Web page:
Aussies claim VB Series title

Centuries to openers Adam Gilchrist and Simon Katich have guided Australia to a memorable nine-wicket victory in the third and decisive VB Series final against Sri Lanka at the Gabba.

With Gilchrist crashing 122 from 91 balls and Katich scoring an unbeaten 107, the home team easily surpassed its previous highest successful run chase at the Gabba of 235 (v West Indies in 2000-01) in reaching 1-267 in the 46th over in front of 26,139 fans.

Skipper Ricky Ponting deservedly hit the winning run to remain unbeaten on 28 along with Katich, while vice-captain Gilchrist was the obvious choice for man of the match after scoring his 14th one-day international ton.

In clinching its fifth VB Series title in the past six years, Australia also became only the fourth team to win the trophy after losing the first final, the most recent occasion when it came from behind to beat South Africa 2-1 in 1997-98.

It is also Australia's 14th one-day series win in the past 17 seasons - losing to the West Indies in the finals in 1992-93 and failing to make them in 1996-97 and 2001-02 as Pakistan and South Africa were respective champions.

In the second record-breaking partnership in two games for Australia, Gilchrist and Katich steered the home side towards victory with an opening stand of 196 in 137 minutes off 194 balls.

It was the highest partnership against Sri Lanka and the third-highest for an opening stand in Australian one-day history - with only David Boon and Geoff Marsh's 212 against India at Jaipur in 1986-87 a greater union.

Andrew Symonds may not have been needed with the bat but was named player of the series after making several half-centuries, claiming plenty of wickets and also taking some brilliant catches.

The visitors though missed an opportunity to remove Gilchrist when Sanath Jayasuriya dropped him on 20 at deep mid-on. Jayasuriya ran back with the flight of the ball, but could not hold on with both hands as he fell backwards onto the Gabba turf and the ball spilled free.

Gilchrist reached his 14th one-day hundred off only 67 balls - his second 50 coming off only 29 balls - and his innings included 13 fours and four sixes.

It was the vice-captain's fastest one-day century and the quickest by any player on Australian soil, beating his previous best effort by six balls which also came this season, against the ICC World XI in Melbourne in October.

Spinner Muttiah Muralitharan, who conceded a record 99 runs from 10 wicketless overs on Sunday, claimed 1-50 off 10 overs and eventually clean bowled Gilchrist as he charged down the pitch attempting another six.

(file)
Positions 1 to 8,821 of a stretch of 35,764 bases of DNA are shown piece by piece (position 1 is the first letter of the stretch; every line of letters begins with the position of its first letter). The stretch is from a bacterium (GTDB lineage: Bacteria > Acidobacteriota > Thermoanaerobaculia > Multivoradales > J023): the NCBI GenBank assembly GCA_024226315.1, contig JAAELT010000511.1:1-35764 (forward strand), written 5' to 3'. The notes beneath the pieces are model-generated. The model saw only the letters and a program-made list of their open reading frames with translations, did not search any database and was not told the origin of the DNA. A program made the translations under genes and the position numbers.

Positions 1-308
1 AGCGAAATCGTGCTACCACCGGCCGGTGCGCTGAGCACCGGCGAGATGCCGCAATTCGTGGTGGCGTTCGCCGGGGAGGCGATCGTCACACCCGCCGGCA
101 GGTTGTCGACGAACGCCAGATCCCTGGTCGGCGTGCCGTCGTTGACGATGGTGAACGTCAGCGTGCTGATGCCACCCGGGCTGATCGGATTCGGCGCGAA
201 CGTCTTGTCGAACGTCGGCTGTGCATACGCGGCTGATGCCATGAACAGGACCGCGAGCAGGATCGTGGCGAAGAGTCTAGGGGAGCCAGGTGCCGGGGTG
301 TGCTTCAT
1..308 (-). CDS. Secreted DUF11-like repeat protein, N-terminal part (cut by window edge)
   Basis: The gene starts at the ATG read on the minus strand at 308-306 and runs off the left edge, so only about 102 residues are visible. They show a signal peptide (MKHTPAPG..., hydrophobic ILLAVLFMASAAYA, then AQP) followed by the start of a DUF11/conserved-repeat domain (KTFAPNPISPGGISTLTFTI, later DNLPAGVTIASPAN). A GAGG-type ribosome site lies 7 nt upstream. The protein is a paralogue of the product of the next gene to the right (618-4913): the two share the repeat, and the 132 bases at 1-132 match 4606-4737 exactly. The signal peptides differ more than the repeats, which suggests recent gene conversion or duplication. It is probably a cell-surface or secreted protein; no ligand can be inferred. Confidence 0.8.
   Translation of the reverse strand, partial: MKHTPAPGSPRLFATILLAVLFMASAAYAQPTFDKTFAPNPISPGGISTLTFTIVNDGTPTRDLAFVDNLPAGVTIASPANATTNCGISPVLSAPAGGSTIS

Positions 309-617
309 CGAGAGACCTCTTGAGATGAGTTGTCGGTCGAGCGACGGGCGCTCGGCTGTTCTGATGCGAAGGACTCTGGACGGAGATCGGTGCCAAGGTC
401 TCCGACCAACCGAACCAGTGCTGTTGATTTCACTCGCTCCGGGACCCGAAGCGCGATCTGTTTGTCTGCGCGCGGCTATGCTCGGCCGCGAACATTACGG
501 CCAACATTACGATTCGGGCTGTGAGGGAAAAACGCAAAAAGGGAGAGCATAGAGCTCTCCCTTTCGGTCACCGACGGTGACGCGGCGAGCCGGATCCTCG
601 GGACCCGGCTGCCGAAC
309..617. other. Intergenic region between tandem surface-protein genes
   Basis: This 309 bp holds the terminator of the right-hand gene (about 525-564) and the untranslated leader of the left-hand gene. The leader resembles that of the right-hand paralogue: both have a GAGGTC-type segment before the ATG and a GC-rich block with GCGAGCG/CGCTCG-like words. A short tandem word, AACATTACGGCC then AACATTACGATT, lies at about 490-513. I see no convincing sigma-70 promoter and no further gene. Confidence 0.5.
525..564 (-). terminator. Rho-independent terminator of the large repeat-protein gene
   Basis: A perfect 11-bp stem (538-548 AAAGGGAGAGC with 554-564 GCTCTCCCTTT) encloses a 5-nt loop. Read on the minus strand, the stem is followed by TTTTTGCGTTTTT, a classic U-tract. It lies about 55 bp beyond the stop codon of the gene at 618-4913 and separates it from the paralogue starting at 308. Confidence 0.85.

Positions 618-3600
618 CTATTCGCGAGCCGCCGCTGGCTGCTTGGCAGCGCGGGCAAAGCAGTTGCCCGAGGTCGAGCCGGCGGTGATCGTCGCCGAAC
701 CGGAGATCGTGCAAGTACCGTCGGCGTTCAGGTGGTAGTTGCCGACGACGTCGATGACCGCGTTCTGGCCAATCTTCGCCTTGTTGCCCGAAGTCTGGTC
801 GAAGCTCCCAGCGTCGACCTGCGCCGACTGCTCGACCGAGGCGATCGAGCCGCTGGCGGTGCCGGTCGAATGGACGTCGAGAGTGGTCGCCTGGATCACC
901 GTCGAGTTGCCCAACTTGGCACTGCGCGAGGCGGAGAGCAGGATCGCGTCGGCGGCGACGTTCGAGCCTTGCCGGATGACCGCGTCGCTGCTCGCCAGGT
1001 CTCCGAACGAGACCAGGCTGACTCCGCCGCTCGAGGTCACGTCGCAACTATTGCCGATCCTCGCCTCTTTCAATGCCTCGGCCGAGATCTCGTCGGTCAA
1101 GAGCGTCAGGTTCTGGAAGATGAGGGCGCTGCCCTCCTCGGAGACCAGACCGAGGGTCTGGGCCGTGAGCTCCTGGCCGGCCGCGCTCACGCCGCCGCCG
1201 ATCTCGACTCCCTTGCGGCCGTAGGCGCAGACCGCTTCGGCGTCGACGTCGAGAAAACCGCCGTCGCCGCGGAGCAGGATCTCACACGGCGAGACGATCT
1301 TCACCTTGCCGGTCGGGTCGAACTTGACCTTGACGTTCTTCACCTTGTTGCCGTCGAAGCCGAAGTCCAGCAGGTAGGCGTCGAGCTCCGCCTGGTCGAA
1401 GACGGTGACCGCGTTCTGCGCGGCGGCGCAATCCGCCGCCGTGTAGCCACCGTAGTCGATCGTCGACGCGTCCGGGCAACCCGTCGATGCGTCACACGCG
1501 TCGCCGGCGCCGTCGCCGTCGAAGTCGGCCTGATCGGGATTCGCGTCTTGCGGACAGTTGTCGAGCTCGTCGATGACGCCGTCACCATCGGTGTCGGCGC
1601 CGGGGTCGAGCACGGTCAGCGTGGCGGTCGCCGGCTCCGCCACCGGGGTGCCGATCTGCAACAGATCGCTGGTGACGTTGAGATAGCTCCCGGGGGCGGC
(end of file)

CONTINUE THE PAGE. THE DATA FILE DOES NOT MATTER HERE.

Katich too had a narrow escape when he avoided being run out by centimetres in the 16th over after taking off for a quick single and being sent back - making it home just in time.

Earlier Sri Lanka won the toss and piled up a challenging 9-266 from its 50 overs, with Mahela Jayawardene top-scoring with 86 from 91 balls, including eight fours.

He was ably supported by half-centuries to Kumar Sangakkara (59) and Russell Arnold (76), who continued his good form from the second final in Sydney.

The visitors recovered after being 2-28 when Jayawardene joined Sangakkara at the crease, the pair sharing an even 100-run partnership before Jayawardene then combined with Arnold for a fourth-wicket stand of 76.

Though a handful of opportunities were missed, the Sri Lankan innings was punctuated by three brilliant catches to Symonds (two) and skipper Ponting.

The Queenslander removed Sri Lankan skipper Marvan Atapattu (seven) with a superb one-handed grab leaping off the ground at cover off Bracken then followed up that effort to remove Chamara Kapugedera (nine) by diving full length after running in from the cover boundary with the sun in his eyes to catch the ball just centimetres above the ground.

Symonds was soon upstaged by his captain as Arnold, in the quest for quick runs at the end, lofted Bracken over mid-on and Ponting ran back with the flight of the ball and virtually off balance in the style of a football goalkeeper leapt up with one hand to grab an outstanding catch.

It will surely appear in future highlight packages and rivals the famous catch of John Dyson on the SCG boundary in the early 1980s.

In their last five overs the tourists lost 4-28 including two run outs in the final over, with Fernando remaining one not out.

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